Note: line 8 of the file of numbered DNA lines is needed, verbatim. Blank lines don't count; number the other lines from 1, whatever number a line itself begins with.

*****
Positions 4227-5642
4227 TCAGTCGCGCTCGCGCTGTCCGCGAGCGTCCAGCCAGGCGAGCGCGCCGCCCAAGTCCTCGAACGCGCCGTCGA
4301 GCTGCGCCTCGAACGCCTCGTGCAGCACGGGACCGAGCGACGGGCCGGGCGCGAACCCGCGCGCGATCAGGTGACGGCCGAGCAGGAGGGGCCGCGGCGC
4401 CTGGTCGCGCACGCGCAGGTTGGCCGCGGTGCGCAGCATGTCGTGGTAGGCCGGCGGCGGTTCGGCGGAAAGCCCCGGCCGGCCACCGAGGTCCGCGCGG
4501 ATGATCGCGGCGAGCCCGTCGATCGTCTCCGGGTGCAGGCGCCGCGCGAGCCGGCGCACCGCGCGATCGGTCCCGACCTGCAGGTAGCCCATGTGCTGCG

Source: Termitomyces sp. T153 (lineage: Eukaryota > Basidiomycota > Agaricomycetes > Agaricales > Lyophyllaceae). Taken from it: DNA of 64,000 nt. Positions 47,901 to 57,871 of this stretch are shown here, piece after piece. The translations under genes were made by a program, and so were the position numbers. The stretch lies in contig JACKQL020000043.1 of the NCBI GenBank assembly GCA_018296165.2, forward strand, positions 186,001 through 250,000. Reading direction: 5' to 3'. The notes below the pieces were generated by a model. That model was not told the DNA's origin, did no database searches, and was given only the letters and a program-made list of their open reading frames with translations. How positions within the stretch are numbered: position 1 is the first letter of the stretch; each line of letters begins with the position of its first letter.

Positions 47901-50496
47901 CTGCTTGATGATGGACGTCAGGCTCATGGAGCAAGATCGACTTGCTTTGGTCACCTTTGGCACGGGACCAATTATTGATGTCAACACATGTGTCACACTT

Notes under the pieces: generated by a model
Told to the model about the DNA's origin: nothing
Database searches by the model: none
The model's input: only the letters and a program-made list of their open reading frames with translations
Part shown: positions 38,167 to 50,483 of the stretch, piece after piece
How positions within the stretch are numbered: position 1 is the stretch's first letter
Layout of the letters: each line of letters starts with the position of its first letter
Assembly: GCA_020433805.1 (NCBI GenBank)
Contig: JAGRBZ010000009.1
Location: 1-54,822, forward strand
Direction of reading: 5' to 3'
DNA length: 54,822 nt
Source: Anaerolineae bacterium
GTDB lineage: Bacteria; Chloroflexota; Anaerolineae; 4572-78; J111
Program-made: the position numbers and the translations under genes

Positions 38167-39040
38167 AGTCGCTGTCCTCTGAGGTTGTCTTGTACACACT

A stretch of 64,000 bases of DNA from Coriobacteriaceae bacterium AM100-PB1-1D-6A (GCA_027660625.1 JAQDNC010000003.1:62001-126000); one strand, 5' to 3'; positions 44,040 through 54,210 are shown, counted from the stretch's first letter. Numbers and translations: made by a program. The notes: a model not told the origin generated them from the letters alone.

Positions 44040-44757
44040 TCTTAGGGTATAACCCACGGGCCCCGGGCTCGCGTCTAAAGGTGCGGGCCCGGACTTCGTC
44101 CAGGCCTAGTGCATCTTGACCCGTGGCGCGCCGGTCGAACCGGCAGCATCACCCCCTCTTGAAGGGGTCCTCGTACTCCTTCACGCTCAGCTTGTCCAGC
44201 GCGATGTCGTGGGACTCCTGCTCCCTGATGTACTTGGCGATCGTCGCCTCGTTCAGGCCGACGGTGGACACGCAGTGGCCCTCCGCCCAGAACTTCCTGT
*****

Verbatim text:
47901 CTGCTTGATGATGGACGTCAGGCTCATGGAGCAAGATCGACTTGCTTTGGTCACCTTTGGCACGGGACCAATTATTGATGTCAACACATGTGTCACACTT